It was a little less organized at the start. Basically looked like a concert scene but with bunch of clear bags crowd surfing over peoples heads being passed into trucks. BUT the trucks were all marked with bib #'s so you knew where to go, so there's that.But it was MUCH more organized at the finish. They had them all lined up by number and you had a nice volunteer (a lot of kids) eager to run as fast as they could to get your bag for you.
The food that they did have was good- hot soups, a WIDE selection of kind bars, water, coke, and some other things. Not the biggest selection of overall food, but wasn't the worst either. Unless I missed the pizza, bananas, bagels and coffee section- they were lacking the post-race basics for me.
Really cool finishing in front of the Capital building (along with their gigantic Christmas tree). I would recommend that they adopt a system for family meet up (like the alphabetical signs or something of the sort) because there is a LOT of runners, and a lot more family members to crowd in and try to find each other.
I highly recommend they invest in disposable chip timing. It was not fun to have to stop and lift your leg up onto a stool so someone could cut it off your shoe after you just ran 26.2 miles. "You want me to lift my leg up....now?"
I really liked the race, and would definitely run it again. They managed 14,000 people pretty darn well if you ask me. The city is a nice place to visit and I wish I could have spent a little more time wandering around. As for it being one of the fastest courses in the country- I have only ran 7 marathons so I don't think I can say yes or no. YES, this was my PR so it has potential to be a good course for that, but I also think that my training had more to do with it than the course itself. Courses are what you make of them, you train for whatever course you are going to be running and you will stand a better chance no matter what. I can say with 90% certainty that I WILL run this course again someday, but there are so many races out there that I wan't to try others as well.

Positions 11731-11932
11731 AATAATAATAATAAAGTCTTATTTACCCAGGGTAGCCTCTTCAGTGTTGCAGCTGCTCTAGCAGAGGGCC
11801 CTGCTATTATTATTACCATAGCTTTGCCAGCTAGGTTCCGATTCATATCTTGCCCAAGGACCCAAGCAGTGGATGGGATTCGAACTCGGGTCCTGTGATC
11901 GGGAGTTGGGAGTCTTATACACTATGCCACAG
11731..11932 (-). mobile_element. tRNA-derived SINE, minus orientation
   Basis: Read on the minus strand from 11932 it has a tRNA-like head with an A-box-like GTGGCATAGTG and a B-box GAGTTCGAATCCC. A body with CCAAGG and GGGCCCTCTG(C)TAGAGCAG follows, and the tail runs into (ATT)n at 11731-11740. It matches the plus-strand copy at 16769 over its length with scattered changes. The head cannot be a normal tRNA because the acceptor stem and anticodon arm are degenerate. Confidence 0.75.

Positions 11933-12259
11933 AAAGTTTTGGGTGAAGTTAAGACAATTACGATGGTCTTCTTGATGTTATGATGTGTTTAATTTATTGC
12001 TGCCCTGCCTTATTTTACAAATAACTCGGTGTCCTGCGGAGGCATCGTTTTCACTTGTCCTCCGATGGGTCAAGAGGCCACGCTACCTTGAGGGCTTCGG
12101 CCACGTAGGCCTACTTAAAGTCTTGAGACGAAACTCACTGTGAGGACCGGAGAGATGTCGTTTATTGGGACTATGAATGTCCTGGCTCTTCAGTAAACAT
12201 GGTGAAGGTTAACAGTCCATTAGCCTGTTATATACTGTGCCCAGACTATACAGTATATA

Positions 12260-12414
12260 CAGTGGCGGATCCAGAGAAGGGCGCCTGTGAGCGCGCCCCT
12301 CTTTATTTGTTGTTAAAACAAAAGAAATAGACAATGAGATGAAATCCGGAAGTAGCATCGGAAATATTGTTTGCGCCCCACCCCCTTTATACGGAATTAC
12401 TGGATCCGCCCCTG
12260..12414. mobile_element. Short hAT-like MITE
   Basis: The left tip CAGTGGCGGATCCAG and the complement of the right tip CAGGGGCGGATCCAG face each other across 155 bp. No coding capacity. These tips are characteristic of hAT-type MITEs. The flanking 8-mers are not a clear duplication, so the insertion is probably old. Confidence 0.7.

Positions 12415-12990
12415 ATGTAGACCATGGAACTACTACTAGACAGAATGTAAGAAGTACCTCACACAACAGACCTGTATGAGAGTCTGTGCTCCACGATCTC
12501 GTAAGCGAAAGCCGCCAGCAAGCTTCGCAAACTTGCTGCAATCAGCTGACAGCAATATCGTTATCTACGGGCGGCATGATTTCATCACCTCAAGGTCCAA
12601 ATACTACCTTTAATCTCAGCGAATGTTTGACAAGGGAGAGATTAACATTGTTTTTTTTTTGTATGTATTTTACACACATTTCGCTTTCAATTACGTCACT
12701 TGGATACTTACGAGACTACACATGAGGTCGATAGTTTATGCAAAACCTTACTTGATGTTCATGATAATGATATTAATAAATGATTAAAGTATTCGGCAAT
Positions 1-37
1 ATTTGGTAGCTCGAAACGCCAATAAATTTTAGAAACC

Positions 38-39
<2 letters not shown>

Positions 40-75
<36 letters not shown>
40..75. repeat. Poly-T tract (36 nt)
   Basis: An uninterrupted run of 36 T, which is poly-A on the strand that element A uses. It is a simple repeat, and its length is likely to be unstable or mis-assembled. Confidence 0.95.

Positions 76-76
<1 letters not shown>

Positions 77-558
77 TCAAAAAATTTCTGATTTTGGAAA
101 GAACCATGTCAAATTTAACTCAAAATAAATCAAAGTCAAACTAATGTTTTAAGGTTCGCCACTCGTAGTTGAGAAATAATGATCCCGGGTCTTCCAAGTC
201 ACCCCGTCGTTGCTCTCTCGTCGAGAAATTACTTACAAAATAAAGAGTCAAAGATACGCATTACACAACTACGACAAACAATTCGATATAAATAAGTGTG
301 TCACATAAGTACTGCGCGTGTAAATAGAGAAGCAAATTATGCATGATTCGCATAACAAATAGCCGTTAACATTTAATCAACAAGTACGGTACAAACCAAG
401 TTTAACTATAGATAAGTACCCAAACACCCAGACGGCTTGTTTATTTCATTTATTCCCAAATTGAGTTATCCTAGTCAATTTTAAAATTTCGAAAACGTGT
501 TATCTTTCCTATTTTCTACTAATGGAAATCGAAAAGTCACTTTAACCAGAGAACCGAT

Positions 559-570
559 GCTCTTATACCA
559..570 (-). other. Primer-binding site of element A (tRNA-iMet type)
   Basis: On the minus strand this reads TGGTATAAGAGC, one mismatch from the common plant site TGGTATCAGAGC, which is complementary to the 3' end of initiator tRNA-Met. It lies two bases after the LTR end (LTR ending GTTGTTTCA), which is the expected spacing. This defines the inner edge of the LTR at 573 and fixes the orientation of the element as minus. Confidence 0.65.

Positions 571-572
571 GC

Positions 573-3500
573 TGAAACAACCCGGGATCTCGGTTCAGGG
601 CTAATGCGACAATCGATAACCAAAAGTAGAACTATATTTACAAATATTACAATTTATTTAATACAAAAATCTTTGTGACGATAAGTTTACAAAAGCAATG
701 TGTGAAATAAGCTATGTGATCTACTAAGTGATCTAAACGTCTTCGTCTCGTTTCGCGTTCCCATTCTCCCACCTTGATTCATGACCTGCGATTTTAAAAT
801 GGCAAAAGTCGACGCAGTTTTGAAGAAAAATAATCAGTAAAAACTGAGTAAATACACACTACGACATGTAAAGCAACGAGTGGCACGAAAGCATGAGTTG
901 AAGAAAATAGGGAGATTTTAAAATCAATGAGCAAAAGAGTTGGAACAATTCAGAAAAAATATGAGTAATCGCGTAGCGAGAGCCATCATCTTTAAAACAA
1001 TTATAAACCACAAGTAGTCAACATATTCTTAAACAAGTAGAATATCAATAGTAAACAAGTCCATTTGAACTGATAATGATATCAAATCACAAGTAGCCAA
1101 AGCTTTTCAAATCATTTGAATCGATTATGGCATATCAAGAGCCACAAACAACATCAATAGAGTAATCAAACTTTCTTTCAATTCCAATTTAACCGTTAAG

Anyone else have thoughts regarding this race?
I know there are some things that others experienced that I didn't, please share!!!
I like the elevation map- it does seem like a fast course with it being downhill! I agree with you on chip timing, it stinks to have to have the chip cut off the shoe after running any race, but I can't imagine that after a marathon when you're way more wiped out than a 5K or 10K. Starbucks at an expo is always good too!ReplyDelete
Sounds like a good race. I love that you mentioned the portopotties! I mentioned them in my report on Scotiabank Toronto Waterfront Marathon when I waited behind just 1 person to use the bathroom. Love when there are enough of them! Can't believe they had 14,000 runners and no corrals. How is that possible? And I'm with you on disposable chips. Now that they exist, I love them. Stopping right after a hard race is brutal. My recommendation to RDs who use them is place the chip clippers further down the line. Let us walk it out a bit before making us stop dead cold. I've almost fainted and vomited a few times while waiting to get my chip clipped right after a finish line.ReplyDelete
This is an excellent break down of a race. It makes me want to run this one! I also want to do Wineglass at some point.ReplyDelete
I always enjoy hearing people's opinions about races. That stinks about the corrals but it seems all together it was a really smooth sounding race. I have had too many leg chips fall off to want to run in those again.ReplyDelete
Great way to review the race. I've never heard of it before...probably because I'm in Canada ;) It's always nice when everything 'runs' smoothly ;)ReplyDelete
I couldn't agree with your race review more. CIM is the hilliest marathon I've ever ran, even though it's net downhill. It really is up then down, the entire way.ReplyDelete
I don't remember much about the race other than the potties being plentiful at the start, the wind was brutal most of the race, and there was separate finishes for the men and women.